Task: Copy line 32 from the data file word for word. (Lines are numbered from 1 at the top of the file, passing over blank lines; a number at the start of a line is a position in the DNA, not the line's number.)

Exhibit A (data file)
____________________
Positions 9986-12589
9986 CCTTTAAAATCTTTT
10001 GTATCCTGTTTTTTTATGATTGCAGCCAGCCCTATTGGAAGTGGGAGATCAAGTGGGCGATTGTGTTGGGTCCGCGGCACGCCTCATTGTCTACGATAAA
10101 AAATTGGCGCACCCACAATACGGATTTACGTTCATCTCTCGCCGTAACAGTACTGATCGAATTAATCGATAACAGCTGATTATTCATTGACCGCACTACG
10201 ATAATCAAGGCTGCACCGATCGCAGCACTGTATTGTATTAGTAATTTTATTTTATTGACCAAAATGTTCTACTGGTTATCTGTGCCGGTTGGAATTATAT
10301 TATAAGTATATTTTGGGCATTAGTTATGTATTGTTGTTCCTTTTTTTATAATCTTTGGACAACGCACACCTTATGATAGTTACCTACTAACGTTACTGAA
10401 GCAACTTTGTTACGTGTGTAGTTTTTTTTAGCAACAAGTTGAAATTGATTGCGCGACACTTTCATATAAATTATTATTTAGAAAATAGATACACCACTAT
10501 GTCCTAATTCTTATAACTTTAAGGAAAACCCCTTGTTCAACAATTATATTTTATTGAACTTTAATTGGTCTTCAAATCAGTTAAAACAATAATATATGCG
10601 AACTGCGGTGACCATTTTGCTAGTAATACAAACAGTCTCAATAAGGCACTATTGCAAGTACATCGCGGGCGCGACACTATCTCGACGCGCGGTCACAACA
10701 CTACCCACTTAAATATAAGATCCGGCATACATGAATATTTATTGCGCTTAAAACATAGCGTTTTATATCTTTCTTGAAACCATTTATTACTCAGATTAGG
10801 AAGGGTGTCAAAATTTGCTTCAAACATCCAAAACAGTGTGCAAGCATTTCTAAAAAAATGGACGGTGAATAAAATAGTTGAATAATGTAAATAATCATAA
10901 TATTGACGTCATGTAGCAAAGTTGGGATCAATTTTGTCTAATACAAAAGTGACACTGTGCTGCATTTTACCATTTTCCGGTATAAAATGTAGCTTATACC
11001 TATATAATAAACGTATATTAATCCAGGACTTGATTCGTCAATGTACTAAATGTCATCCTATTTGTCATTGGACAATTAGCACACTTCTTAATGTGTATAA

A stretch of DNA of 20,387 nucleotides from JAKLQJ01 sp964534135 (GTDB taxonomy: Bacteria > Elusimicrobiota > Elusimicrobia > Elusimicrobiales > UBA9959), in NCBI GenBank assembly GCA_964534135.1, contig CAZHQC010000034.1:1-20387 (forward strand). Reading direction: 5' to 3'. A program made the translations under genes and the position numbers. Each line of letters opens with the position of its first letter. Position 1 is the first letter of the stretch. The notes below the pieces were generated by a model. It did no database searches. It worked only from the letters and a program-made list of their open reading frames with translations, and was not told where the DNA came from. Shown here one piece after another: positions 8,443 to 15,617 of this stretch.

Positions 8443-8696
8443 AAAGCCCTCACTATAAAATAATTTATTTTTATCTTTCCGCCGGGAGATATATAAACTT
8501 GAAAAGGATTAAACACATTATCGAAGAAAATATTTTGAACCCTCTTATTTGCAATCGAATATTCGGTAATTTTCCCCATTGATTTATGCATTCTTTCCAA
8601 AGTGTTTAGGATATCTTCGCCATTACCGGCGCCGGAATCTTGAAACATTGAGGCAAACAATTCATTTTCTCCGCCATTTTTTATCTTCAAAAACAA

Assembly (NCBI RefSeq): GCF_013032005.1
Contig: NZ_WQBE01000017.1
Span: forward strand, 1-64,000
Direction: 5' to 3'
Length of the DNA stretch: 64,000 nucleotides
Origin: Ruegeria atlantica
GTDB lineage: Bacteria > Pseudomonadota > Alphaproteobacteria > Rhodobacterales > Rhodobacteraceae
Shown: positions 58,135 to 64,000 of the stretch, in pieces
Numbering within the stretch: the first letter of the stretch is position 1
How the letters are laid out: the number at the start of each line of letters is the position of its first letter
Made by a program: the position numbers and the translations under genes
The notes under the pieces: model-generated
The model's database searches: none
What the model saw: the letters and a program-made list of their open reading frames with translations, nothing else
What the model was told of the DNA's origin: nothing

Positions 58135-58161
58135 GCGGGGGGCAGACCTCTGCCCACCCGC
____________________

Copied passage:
What the model saw: the letters and a program-made list of their open reading frames with translations, nothing else